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  • Lars Haugen

How a billionaire value investor picks winning stocks


Bill Ackman is a well-known value investor. 

His fund, Pershing Square, manages around $10 billion.

His investment style is heavily influenced by Warren Buffett, and his performance is nothing to scoff at (despite a difficult stretch from 2015 to 2018):


Pershing Square Performance

Source: company report



He has achieved these results by following a simple set of principles. 


He invests in companies that:

  • Are simple and predictable 

  • Generate a lot of free cash

  • Are dominant and operating in industries with large barriers to entry

  • Earn high returns on capital

  • Have limited exposures to extrinsic risks

  • Have strong balance sheets, so they don’t need access to capital to survive

  • Have excellent management teams, and

  • Have good governance (systems, practices and processes directing the firm)

Ackman’s biggest position is Lowe’s Companies.


What type of company is Lowe’s?


It’s the second biggest hardware store in the U.S. - after Home Depot. 


By studying Pershing Square's reports we can see Ackman’s rationale for buying Lowe’s, and gain an understanding of how he picks winning stocks.


Why Ackman Likes Lowe's

Ackman first invested in Lowe’s in 2018, and in that year’s report he explained that Lowe’s was a “high-quality business” led by a “high-caliber management team”. 


Already we can see parallels to Buffett, who is famous for following the same principles. 


Ackman went on to say that Lowe’s appointed a new and experienced CEO, who used to be a senior executive at Home Depot. 


Management was now focusing on: 

  • Enhanced merchandising (e.g. better variety of products, better product displays etc.)

  • Transforming its supply chain

  • Achieving operational efficiencies, and 

  • Better engaging with its customers


Ackman is known as an activist investor, which means he invests in companies where he believes he can influence the board and management. 


These types of companies are often experiencing some trouble, but are in the process of turning around.


This was clearly his strategy with Lowe’s.


The company was hoping to increase its operating margin from 9.2% to 12%, with its new initiatives.


That might not seem like much, but it’s a 30% increase. 


If valuations stayed constant, it would lead to a 30% increase in the share price, which is not too shabby.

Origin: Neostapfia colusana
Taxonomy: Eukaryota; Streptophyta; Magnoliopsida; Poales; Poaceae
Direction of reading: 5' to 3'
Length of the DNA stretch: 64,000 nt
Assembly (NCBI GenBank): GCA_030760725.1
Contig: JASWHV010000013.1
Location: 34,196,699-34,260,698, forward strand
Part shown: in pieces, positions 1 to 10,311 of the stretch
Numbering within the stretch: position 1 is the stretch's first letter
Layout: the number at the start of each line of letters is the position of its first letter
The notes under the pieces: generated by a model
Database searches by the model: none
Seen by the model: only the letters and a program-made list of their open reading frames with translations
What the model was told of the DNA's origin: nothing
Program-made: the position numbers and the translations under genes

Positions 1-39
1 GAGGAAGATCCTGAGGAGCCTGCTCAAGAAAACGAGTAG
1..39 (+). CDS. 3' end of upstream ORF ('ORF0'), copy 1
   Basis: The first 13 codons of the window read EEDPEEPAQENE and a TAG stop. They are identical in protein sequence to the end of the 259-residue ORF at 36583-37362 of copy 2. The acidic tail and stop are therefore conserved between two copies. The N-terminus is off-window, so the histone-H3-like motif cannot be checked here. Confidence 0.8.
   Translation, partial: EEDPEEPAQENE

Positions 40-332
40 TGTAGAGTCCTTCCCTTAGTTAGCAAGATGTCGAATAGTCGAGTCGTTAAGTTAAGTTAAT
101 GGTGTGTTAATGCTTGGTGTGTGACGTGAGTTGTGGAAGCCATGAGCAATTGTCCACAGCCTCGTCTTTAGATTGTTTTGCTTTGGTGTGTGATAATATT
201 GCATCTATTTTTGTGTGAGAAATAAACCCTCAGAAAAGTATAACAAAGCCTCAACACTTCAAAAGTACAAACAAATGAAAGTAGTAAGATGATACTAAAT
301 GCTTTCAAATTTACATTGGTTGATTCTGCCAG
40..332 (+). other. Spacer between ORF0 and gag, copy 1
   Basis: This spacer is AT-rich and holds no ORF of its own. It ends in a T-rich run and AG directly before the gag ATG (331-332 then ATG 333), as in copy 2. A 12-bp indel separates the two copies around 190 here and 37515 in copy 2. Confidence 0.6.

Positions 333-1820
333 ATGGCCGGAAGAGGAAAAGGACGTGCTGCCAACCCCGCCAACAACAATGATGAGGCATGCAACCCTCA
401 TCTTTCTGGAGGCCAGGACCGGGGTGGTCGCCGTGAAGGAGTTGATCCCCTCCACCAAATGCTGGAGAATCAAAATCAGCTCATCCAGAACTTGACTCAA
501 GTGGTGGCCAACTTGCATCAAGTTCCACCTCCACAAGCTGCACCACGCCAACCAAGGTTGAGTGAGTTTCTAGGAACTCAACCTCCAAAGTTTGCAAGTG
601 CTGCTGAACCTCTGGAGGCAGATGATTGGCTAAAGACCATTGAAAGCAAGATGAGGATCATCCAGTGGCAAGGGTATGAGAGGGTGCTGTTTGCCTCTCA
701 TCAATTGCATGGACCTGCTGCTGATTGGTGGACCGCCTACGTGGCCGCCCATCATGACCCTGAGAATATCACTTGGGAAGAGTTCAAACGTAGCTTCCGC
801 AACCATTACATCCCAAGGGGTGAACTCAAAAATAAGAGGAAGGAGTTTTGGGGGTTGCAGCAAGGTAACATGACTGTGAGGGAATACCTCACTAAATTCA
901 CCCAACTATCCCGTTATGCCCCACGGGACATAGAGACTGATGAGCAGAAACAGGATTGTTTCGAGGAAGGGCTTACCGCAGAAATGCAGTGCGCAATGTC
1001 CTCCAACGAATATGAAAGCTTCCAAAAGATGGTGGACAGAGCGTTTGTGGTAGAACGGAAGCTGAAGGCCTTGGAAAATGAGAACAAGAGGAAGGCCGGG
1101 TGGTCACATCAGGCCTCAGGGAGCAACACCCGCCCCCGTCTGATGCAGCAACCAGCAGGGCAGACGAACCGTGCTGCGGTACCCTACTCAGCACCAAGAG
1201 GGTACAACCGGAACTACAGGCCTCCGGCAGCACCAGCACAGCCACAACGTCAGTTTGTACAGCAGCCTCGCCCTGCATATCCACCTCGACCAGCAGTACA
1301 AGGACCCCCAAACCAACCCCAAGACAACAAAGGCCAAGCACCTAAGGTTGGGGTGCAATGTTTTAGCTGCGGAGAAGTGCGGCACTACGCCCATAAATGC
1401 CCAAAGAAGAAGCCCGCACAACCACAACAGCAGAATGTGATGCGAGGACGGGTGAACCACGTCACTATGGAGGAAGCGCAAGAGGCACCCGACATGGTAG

Ackman highlighted that Lowe’s traded at 17 times analysts’ estimates of 2019 earnings, which was a discount to Home Depot. 


And this valuation did not account for the potential for improved profits in the future, which would also lead to a higher valuation multiple for Lowe’s.


A double whammy.


He finished off his analysis by stating that he believed there was likely further upside to the housing cycle. 


But those who were nervous about the housing cycle could draw some solace from that fact that a meaningful portion of Lowe’s revenue came from less-cyclical repair and maintenance spend, which would do better in a recession.


Where are we Today?


That analysis was from 2018.


Fast forward to today, and Ackman just increased his position in Lowe’s. It’s now his biggest holding, at 22%.



Bill Ackman top holdings

Source: whalewisdom.com



Recent filings show he bought more shares during the second quarter of 2020, which was a savvy move considering how much the stock has bounced since then.



Lowe's Companies share price

Source: googlefinance.com



In Pershing Square’s 2020 interim report Ackman reiterates that there is still substantial potential for growth in the business.


Lowe’s did very well during the lockdown because consumers invested more in their houses as they were spending more time at home. 


Beyond adapting to Covid-19, the company is making further progress to improve its business and they have expressed that they can go beyond the 12% operating margin goal that they set for themselves. 


Today the company trades at approximately 19 times Ackman’s estimate of next-twelve-month earnings.


That’s compared to a multiple of 25 for Home Depot. 


Ackman is a savvy investor who has proven himself to be a skilled stock picker. And he has been right about Lowe’s so far.


Looking at his simple and straight forward reasoning can teach us a lot about how to pick winning stocks. 


We recommend that any aspiring investor listens to Ackman and learns from his analyses.


It can teach you a lot.


Happy investing,


Lars and Roshni

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